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Australian fauna (animals)

Early in geological history, Australia was cut off from the rest of the world’s land masses. This allowed a range of animals to establish successful populations in Australia – animals that were unable to do so in other parts of the world.

Almost all of Australia’s native mammals are marsupials. Marsupials give birth to their young and then carry them in a pouch near their belly until the infant is old enough to survive on its own.

Another unusual type of mammal is the monotreme. Monotremes lay eggs instead of giving birth to live young. There are only two types of monotreme in the world – the platypus and the echidna – and both of them are found in Australia.

Kangaroos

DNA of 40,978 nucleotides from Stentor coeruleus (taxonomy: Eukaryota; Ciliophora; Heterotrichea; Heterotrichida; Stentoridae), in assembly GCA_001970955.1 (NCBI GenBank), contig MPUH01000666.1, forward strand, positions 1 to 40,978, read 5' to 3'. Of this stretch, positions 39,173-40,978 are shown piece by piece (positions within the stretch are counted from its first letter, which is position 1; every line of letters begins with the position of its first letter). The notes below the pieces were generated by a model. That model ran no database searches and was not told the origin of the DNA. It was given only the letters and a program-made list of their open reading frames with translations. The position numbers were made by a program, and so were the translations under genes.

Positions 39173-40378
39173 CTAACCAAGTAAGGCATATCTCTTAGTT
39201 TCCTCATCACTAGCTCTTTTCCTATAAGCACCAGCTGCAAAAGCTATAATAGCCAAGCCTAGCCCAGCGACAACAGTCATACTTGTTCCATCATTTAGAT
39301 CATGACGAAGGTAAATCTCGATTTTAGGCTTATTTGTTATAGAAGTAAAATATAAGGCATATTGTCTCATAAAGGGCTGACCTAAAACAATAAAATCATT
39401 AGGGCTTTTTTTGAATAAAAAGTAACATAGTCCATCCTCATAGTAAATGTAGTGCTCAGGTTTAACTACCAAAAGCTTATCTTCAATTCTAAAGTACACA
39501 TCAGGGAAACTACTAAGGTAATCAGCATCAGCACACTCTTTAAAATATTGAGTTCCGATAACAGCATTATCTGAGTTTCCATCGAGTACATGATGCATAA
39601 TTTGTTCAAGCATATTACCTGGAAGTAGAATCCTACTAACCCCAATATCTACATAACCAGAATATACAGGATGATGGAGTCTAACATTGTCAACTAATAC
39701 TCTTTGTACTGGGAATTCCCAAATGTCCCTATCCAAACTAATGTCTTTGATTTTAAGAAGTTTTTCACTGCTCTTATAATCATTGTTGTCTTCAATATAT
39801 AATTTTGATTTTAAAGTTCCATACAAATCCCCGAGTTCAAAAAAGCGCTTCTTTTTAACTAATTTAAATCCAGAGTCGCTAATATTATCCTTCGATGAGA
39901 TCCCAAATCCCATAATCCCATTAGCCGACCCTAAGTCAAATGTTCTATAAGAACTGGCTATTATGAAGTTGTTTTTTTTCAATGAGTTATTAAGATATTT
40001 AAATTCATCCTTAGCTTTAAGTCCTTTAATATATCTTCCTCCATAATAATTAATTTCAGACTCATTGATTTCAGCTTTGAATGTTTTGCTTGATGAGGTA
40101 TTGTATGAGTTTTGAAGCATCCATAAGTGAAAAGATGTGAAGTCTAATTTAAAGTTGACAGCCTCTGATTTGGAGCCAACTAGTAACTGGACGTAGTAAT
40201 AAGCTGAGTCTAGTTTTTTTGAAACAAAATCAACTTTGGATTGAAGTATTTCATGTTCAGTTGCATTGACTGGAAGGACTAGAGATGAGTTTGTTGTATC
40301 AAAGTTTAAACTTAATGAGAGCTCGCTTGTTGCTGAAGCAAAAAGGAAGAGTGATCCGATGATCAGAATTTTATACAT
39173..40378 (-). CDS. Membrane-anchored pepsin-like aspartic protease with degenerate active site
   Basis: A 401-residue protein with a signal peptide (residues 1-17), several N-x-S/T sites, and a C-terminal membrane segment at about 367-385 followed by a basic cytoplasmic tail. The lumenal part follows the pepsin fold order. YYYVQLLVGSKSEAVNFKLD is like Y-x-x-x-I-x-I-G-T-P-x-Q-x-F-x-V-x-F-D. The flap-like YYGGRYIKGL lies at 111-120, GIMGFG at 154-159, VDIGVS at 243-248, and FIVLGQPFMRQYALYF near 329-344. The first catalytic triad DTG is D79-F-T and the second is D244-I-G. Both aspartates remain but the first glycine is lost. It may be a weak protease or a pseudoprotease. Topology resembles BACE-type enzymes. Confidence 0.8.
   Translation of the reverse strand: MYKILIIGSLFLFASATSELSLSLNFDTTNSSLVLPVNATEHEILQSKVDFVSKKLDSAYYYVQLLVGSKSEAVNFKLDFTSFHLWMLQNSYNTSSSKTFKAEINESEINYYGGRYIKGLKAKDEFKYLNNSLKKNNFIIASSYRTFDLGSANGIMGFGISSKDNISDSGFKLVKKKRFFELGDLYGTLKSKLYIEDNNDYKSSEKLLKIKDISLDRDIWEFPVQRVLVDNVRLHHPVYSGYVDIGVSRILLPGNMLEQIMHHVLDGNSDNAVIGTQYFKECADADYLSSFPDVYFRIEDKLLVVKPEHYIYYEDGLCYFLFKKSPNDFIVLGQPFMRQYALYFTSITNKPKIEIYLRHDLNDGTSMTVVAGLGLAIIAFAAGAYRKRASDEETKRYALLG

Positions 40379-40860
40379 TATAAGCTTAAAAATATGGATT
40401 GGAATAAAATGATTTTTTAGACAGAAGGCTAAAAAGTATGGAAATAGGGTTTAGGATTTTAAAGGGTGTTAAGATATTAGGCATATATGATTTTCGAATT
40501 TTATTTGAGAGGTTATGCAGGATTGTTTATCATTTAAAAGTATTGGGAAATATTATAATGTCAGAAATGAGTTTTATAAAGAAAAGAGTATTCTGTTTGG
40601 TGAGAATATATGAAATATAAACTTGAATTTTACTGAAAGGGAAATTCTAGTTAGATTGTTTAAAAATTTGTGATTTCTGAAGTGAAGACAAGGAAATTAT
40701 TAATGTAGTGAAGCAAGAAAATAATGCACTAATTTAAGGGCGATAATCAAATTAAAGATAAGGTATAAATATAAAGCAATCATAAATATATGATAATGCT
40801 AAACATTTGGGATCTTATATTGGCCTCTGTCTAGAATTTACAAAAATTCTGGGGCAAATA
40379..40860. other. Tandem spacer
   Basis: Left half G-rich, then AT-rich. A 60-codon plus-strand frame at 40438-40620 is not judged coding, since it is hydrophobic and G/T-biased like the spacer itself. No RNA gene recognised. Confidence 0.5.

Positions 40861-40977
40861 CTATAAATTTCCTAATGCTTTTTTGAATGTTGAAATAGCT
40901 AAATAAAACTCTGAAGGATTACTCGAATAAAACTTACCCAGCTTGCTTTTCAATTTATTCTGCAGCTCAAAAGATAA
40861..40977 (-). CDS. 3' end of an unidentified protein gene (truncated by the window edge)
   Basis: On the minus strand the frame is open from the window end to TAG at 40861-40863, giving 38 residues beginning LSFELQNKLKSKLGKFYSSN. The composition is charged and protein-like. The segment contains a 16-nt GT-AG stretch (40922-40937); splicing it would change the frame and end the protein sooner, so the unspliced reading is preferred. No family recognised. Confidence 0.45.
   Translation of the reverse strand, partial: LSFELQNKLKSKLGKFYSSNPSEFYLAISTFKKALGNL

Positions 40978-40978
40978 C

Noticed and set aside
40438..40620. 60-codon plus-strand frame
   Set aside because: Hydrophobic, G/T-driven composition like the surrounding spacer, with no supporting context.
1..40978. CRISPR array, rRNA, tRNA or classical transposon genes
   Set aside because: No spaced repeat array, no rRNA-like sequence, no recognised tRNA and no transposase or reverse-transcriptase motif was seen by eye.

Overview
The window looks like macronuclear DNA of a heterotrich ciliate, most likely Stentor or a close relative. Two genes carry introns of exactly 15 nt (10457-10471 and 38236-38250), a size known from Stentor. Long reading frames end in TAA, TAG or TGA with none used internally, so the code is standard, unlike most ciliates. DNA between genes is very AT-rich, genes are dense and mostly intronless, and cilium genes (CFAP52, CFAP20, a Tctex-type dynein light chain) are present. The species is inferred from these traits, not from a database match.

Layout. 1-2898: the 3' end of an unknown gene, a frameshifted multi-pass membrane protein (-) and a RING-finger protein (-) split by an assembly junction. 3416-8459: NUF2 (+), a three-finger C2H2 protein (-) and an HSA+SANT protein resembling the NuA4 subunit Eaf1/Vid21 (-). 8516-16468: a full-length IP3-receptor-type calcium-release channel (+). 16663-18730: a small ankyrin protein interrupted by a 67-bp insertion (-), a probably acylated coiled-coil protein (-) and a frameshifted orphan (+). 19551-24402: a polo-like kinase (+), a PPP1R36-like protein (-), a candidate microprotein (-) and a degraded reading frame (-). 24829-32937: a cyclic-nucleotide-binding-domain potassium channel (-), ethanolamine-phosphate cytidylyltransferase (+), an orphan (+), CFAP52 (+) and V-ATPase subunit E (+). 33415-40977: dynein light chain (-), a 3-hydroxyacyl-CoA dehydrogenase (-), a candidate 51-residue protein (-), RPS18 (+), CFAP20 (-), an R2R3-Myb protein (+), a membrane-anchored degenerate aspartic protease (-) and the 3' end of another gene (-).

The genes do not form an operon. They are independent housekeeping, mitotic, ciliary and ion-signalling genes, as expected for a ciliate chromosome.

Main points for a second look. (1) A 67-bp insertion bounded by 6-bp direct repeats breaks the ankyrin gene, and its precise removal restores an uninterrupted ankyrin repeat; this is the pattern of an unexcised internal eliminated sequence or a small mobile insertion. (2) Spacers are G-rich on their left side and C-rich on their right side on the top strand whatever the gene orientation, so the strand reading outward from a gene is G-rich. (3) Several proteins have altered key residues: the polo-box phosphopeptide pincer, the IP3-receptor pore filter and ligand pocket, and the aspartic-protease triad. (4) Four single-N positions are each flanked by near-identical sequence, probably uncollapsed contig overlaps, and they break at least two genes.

kangarooThe kangaroo is Australia’s largest marsupial. Kangaroos travel by hopping on their long hind legs, using their tail for balance. They can reach speeds of up to 60 kilometres per hour and can jump distances of eight metres and heights of around three metres.

More info: www.deh.gov.au/biodiversity/trade-use/wild-harvest/kangaroo/biology.html

Koalas

koalaKoalas are tree-dwelling marsupials whose diet consists almost exclusively of the leaves of a particular type of tree called Eucalyptus. Koalas have soft grey fur, large prominent ears and a round face. Their limbs are long and muscular and their paws are broad with long claws. They can be found throughout mainland eastern Australia.

More info: /www.nationalparks.nsw.gov.au/npws.nsf/Content/The+koala

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Platypuses

platypusPlatypuses are found all along the eastern coast of Australia, from Tasmania to far north Queensland. They are small dark-brown furry mammals with webbed paws and a duck-like beak.

Platypus leaving the water. Image courtesy of the National Archives of Australia: A8746, KN17/11/71/6.

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